Writers: 10 transitions to make your copy smooth as butter (or margarine)

The words and phrases you use to get from one thought to the next really do matter.

Transitions: They’re those glasses that can turn into sunglasses, right?

Well, yes. But the term also refers to those phrases writers use to connect their thoughts together into something coherent. Without them, essays, articles and news releases would be a jumble of quotes, ideas and anecdotes, left to the reader to assemble into a narrative of some sort.

Not all transitions are created equal—try using “such has been” in a piece of modern writing, to stick with my Declaration of Independence kick here—and it’s worth knowing the when, where and how for some of the most common transitional words and phrases.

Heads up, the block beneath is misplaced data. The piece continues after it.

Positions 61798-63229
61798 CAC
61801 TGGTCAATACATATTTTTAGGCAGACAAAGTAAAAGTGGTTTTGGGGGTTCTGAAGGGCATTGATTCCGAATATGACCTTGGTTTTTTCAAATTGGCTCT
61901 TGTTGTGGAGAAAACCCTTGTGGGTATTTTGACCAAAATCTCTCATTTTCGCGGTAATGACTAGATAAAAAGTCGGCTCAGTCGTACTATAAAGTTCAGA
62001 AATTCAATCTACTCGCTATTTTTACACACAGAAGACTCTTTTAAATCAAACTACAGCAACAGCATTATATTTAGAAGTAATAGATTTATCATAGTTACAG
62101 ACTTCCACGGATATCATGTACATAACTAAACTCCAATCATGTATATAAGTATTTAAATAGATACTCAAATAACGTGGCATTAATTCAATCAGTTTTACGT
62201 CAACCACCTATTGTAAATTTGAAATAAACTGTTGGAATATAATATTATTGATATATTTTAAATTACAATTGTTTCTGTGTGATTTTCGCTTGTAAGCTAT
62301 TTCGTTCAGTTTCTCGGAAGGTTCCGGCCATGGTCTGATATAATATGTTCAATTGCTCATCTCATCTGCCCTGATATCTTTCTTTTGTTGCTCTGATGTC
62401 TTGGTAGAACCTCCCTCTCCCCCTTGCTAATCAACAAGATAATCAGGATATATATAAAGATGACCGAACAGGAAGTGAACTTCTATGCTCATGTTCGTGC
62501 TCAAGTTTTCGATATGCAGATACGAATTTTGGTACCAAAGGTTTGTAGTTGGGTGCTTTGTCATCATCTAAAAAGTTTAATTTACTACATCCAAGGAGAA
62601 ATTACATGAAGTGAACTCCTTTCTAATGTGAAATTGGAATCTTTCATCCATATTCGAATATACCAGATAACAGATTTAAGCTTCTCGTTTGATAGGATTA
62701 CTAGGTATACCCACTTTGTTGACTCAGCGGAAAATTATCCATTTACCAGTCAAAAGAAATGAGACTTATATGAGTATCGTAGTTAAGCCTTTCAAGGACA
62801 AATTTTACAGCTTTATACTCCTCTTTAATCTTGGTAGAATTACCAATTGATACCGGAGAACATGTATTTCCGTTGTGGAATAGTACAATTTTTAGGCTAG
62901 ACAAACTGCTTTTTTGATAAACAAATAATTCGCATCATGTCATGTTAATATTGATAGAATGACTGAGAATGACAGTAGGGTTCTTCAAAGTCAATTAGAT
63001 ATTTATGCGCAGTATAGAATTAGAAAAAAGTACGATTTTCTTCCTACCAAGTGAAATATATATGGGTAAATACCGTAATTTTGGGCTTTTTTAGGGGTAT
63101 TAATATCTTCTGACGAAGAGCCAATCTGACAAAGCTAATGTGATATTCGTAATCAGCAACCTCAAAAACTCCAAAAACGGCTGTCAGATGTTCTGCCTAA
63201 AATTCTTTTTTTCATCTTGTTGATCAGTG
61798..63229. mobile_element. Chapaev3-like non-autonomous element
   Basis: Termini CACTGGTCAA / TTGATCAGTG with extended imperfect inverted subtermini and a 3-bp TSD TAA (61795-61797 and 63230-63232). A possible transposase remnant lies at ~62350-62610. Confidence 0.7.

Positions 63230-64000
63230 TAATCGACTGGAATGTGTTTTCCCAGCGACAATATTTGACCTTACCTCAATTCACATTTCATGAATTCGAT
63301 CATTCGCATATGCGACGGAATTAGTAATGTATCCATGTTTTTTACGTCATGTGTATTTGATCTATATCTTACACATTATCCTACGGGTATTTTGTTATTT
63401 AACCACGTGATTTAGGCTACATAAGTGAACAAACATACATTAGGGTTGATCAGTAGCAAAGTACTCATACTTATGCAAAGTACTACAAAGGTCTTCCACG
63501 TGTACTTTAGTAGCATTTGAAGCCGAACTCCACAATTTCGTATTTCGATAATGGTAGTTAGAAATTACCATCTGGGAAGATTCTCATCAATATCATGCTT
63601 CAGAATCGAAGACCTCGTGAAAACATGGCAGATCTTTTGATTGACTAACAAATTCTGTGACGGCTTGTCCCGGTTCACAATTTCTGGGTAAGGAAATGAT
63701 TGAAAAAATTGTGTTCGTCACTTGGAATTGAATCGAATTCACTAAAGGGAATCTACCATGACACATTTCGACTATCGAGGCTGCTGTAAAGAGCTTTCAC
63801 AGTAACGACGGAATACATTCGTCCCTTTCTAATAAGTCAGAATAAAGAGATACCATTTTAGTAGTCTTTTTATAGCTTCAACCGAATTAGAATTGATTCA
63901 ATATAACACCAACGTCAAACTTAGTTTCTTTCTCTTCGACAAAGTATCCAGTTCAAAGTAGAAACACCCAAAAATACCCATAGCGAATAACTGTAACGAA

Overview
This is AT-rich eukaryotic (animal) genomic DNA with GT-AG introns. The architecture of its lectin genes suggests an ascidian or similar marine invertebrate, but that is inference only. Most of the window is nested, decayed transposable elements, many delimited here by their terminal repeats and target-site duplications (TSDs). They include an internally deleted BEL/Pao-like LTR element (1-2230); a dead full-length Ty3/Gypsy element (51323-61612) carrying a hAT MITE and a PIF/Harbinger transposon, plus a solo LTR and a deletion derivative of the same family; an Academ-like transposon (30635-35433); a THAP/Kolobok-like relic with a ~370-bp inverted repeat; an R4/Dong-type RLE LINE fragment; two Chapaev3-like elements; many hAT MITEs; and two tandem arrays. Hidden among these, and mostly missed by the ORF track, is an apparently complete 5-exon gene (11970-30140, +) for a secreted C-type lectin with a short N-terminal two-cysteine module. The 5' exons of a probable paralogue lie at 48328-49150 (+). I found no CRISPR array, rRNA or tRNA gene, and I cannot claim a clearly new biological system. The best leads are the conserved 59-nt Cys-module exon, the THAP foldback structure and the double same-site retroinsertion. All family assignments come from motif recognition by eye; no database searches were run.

And so/In summation/In conclusion: Outside of formal writing—a research paper, speech, or perhaps an earnings report—an indication that you’re getting toward your conclusion, and perhaps mercifully wrapping this thing up, generally isn’t necessary. You don’t really have to announce your point, and if you do, it should come well before the end. So if you feel the need to start a sentence near the end of what you’re writing with an “and so,” you may want to consider reworking the beginning.

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